These bodies are touted as being “mutually beneficial co-operation” between two states but it is not necessary to transfer sovereignty to a foreign government in order to cooperate with it. Because you do not elect the members of the British government who now control the internal affairs of the Irish state via the NSMC, they are not democratically accountable to you for how they choose to order your affairs. In matters of Irish culture, the objective is to censor the Irish language under the guise of parity of esteem, so you have the Irish Language Agency having responsibility for the equal promotion of two languages (or rather, one language, and an invented dialect that anybody who speaks English with a lisp can speak): Foras na Gaeilge and Boord o Ulstèr-Scotch.

    In other areas, such as economic investment, these bodies are operating exactly as how the British government designed them to operate, i.e. as vehicles to undermine the sovereignty of the Irish state and to act as ciphers that transfer wealth and investment from it into the United Kingdom under the guise of promoting cross-border relations.

    If the board of Coca-Cola deemed it expedient to cooperate in areas of mutual interest with the board of Pepsi, I dare say they’d find a better way of doing it than granting joint control of the board of Coca-Cola to the board of Pepsi while Pepsi retains full control of the board of its company. Were they to do what the quislings in the Irish government did, they shouldn’t be too surprised if sales of Coca-Cola fall sharply and the organisation of its business is undermined, while sales of Pepsi increase and its business enjoys excellent internal organisational structures.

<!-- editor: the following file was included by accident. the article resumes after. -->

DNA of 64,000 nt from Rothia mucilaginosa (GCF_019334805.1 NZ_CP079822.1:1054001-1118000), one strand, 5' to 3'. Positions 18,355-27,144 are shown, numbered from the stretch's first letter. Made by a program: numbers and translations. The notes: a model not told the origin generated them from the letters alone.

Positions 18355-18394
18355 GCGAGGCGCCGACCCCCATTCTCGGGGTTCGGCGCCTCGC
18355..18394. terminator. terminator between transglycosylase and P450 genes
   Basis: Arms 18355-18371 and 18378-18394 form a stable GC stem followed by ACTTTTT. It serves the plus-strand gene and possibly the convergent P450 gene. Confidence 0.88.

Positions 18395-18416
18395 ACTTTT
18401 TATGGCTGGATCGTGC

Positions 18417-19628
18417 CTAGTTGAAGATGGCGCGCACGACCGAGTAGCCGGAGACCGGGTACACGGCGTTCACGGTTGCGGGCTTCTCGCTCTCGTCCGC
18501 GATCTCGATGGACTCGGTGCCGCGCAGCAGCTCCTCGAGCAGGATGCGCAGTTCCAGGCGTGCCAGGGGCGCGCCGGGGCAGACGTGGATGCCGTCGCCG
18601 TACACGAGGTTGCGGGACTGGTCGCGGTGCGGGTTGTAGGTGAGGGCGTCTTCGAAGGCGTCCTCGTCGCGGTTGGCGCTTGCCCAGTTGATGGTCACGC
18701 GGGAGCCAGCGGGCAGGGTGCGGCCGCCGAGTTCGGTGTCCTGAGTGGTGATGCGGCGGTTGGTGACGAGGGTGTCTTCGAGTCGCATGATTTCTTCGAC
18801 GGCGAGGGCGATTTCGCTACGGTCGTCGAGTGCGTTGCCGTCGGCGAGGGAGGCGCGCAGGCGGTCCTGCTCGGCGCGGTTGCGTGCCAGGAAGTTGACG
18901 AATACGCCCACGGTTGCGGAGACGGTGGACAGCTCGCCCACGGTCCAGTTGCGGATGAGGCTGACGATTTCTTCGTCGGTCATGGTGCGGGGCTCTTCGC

• Dave

    A better analogy would be that the board of Coca-Cola elect the board of a subsidiary of Pepsi to jointly run the Coca-Cola Company, thereby allowing the opposition to undermine their business from within under the guies of co-operation while the board of Pepsi is not undermined but rather considerably advantaged by the arrangement.

  • Dave, surely Foras na Gaeilge is the Irish Language Agency; it’s one of NSMC Language Body’s two agencies.

  • A little more irony you may have missed, Pete:

    McGuinness challenges Orde on withholding of files

    “People should be under no illusion where the problem lies. Robinson and McGuinness have adopted a policy of concealment. They are deliberately and quite consciously denying the people their right to the truth by continuing to withhold information and thereby preventing government to proceed in an open and transparent manner,” said a Comical Marty clone.